FILE PHOTO: Certified beef cattle eat from a feeding fence at a SuKarne meat processing facility in the town of Vista Hermosa, in Michoacan state, Mexico, March 31, 2017. Picture taken March 31, 2017. REUTERS/Edgard Garrido/File Photo


Coronavirus outbreaks in U.S. meatpacking facilities have resulted in thousands of workers infected or exposed. Subsequent shutdowns and reductions at those plants have driven a 25 percent decline in beef and pork production. Meat shortages are prompting a closer evaluation of America’s meat supply chain, which some experts say has grown too fragile

Processing plants in the U.S. are highly consolidated, with just 50 plants accounting for 98 percent of beef processing, according to market analysts. The subsequent glut in slaughtering and processing capabilities has resulted in a contradictory scene across the nation, in which Americans scrounge for meat on empty supermarket shelves while some ranchers are forced to cull their livestock. 

The break in the supply chain is making way for smaller, more resilient models, food experts say. Producers of specialty meats such as heritage pork, grass-fed beef, and Amish-raised chicken say they can’t keep up with demand. Because that meat is processed in smaller plants, social distancing and sanitary precautions are easier feats and the shutdown of one plant does not greatly affect the larger supply chain. Meanwhile, sales of fresh alternative-meat products have quadrupled in the last nine weeks, compared to a rise of 45 percent for fresh meat sales. Companies such as Beyond Meat and Impossible Foods say they are increasing production and sales in an effort to attract new customers who may not currently have access to real meat products.


Coronavirus could pare meat consumption by 10 pounds per American – Successful Farming – 5/13/2020 Per-capita meat consumption will fall to 217.1 pounds per person this year, ending a five-year rise in consumption, said the USDA. Before the coronavirus, it forecast meat consumption this year would be a record 227.4 pounds per person. It was 224.3 pounds in 2019.

Florida ranchers worry about meatpacking problems brought on by coronavirus – Orlando Sentinel – 5/11/2020 There weren’t any hamburgers available when Ricky Booth went to the Wendy’s near his family’s Doc Partin Ranch recently in Osceola County. “I know as a producer that the cattle are out there to fill that order,” Booth said. “It’s frustrating to know that they’re just sitting in feedlots or sitting in pastures not being processed, but I also understand that some of those processing facilities were closed because many of the workers got sick.”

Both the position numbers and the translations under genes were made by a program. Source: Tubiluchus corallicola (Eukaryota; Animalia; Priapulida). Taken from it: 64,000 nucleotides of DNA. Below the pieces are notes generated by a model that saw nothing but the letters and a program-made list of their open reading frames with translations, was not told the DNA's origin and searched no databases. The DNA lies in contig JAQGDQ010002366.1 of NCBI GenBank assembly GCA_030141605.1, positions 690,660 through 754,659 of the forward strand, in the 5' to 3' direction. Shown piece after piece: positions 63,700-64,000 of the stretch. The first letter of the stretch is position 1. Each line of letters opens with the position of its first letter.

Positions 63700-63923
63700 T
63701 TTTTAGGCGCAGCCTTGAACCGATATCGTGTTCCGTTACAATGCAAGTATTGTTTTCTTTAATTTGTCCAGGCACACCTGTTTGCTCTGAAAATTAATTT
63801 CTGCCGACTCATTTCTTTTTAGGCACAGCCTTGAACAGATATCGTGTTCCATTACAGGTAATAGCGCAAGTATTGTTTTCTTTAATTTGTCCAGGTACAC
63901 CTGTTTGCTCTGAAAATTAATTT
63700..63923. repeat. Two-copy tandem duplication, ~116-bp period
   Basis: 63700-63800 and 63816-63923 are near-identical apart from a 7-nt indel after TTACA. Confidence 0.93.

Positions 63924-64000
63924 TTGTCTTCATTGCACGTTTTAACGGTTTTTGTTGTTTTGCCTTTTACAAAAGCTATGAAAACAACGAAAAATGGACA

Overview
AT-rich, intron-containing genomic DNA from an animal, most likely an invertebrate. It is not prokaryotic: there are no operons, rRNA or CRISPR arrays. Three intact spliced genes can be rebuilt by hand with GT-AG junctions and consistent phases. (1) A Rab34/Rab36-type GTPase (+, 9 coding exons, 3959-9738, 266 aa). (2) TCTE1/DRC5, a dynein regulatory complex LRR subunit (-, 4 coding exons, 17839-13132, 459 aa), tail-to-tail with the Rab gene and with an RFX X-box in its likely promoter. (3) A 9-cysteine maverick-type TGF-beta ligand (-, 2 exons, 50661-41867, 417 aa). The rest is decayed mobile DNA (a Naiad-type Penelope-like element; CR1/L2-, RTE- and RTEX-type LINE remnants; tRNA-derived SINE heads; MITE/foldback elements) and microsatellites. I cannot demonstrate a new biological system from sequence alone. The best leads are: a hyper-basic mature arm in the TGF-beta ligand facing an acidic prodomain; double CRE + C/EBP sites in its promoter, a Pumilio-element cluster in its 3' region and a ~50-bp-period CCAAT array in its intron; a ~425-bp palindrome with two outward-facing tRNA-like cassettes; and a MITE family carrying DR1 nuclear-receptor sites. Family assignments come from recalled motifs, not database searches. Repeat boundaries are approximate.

Many Texas ranchers won’t survive multibillion-dollar financial hit from coronavirus – Star-Telegram – 5/10/2020 “I’m going to take whatever hit I’m going to take financially,” Potts said. “There are ranchers who can hold on until this bottleneck is fixed and the markets stabilize but I can’t do that. I have to sell them or they might not make it to next season.”

US meat processors increase exports amid coronavirus-related domestic shortages – FoodBev Media – 5/12/2020 President Donald Trump, who has been engaged in a public dispute with Beijing over its handling of the Covid-19 outbreak, is facing criticism that he has put workers at risk in part to help ensure China’s meat supply. The President previously issued an executive order invoking the Defense Production Act to force plants to stay open, citing the need to protect the nation’s food supply.

USDA to Purchase $470 Million in Excess Food, Deliver to Needy – Breitbart – 5/9/2020 The USDA’s latest program aims to combat food waste, which has become a massive problem since the coronavirus began as schools, restaurants, and even hotels have closed down to customers — leaving farmers with a surplus of food and nowhere to sell it.


Mich is Me on Twitter, 5/13/2020: America’s meat shortage is more serious than your missing hamburgers via @voxdotcom

X Æ A-12 Mims on Twitter, 5/13/2020: With America running out of meat, plant-based alternative-averse Americans are contemplating the Impossible… Whopper

Hermiston Herald on Twitter, 5/13/2020: “We understand the frustration of the consumer,” Dave Meade of Columbia Harvest Foods said. “Meat is essential, especially at dinner. We’ve been buying what we can.

Rachael Bale on Twitter, 5/13/2020: This is our meat supply system. “At least two million animals have already reportedly been culled on farm…Approved methods for slaughtering poultry include slow suffocation by covering them with foam, or by shutting off the ventilation into the barns.”

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